Five historic trees at Osgoode Hall will remain standing for now.

The trees, believed to be hundreds of years old, were slated to be cut down on Dec. 5 to make way for an archeological assessment of the site before construction begins for the Ontario Line.

However, the Law Society of Ontario (LSO) confirmed Tuesday that the removal of the trees had been postponed.

The governing body said in a statement that it welcomes the “temporary reprieve.”

“Thanks to the efforts of community members, stakeholders and partners who have raised concern over the removal of five trees from the historic grounds of Osgoode Hall, Metrolinx has now agreed that this removal is not necessary to facilitate an archaeological assessment for the Ontario Line station Metrolinx proposes for the site,” LSO said.

The group added that it is looking forward to the findings of an independent review by the City of Toronto on the site and that it “will continue discussions to pursue all reasonable options to lessen or eliminate the impacts of Ontario Line development on Osgoode Hall and its grounds, while balancing the complex needs of Toronto and the region.”

Metrolinx said in a statement that it found an alternative method that would accommodate archeological work at the site before the trees are removed.

The Queen Street West and University Avenue property is the future site of Osgoode Station. It is one of the 15 stops in the planned 15.6-kilometre Ontario Line, which will run from Exhibition Place to the Ontario Science Centre.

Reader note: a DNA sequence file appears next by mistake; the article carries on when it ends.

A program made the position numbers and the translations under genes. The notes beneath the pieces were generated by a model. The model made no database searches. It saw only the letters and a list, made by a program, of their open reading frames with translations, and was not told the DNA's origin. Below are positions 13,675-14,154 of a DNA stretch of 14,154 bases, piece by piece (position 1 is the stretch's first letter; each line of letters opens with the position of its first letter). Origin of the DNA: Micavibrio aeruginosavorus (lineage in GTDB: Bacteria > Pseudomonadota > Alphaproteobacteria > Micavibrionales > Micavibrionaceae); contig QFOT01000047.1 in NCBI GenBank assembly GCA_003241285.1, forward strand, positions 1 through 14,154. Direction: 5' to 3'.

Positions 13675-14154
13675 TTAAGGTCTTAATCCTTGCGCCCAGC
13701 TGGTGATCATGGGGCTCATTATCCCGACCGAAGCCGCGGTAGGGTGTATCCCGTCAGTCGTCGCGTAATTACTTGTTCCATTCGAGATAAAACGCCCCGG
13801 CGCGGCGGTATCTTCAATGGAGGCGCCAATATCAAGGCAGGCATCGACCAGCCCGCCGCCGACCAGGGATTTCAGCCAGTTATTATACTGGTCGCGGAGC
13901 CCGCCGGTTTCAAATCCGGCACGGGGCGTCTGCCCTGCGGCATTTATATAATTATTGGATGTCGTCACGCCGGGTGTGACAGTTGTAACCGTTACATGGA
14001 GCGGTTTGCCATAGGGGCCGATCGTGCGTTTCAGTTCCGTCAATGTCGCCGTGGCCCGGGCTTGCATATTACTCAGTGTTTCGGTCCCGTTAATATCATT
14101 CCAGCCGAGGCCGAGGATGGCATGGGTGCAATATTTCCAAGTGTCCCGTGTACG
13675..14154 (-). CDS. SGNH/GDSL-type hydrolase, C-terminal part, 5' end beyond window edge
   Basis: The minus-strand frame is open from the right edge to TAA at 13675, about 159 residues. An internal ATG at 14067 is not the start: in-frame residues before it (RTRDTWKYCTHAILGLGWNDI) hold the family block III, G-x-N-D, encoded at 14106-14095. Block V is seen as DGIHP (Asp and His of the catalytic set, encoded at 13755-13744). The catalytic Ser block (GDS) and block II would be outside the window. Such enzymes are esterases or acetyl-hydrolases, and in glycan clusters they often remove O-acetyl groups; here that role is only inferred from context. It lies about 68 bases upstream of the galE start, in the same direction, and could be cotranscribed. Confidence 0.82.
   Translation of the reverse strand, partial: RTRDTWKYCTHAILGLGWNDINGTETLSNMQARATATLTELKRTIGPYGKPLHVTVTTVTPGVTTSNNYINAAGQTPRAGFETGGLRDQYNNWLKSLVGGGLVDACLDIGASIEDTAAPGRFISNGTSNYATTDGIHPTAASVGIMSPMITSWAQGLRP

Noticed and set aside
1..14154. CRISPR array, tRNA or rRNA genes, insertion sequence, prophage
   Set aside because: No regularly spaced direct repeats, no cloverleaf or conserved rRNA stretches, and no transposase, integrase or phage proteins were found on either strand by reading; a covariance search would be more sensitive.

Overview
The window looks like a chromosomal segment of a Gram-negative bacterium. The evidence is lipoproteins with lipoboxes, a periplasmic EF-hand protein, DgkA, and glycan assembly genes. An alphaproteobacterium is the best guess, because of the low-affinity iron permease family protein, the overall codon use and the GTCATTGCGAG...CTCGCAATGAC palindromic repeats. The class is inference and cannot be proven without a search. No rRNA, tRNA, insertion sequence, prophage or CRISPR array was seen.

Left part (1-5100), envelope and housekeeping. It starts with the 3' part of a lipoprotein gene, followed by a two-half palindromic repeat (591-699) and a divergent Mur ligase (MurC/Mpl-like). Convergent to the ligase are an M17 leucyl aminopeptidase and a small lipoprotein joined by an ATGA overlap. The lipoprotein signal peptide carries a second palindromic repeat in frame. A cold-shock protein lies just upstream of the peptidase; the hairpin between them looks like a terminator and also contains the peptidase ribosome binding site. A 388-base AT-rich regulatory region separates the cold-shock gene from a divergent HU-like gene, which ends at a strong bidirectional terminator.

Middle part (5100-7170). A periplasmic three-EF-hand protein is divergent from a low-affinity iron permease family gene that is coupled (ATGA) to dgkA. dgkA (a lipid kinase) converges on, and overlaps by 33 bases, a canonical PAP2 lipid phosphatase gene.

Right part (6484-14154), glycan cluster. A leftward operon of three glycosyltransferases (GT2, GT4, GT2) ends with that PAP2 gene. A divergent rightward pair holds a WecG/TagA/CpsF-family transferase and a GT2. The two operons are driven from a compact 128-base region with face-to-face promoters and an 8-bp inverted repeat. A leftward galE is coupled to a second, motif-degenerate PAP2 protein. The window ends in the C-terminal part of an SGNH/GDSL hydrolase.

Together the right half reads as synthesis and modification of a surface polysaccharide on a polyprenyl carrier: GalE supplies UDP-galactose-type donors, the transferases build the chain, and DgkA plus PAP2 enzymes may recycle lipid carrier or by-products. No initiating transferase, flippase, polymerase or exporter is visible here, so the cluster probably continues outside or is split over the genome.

Mayor John Tory said last week that he wants to see the city conduct an independent review before any trees are removed from Osgoode Hall.

“We would expect that report will be public, and we further expect that Metrolinx will discuss all its plans publicly before any work is undertaken,” the mayor’s office said in a Nov. 22 statement.

“Mayor Tory has a mandate from voters to get transit built, including the Ontario Line, but he will be advocating throughout this process for Metrolinx to be respectful of the communities around these projects.”

Meanwhile, the cost of building the Ontario Line has nearly doubled from initial estimates, according to provincial documents.

In 2019, it was pegged at $10.9 billion with a completion date of 2027. However, recent documents from Infrastructure Ontario suggest that the price of building the Ontario Line could balloon to $19 billion.

Also, the line won’t likely open to the public before 2031.

- with files from Chris Fox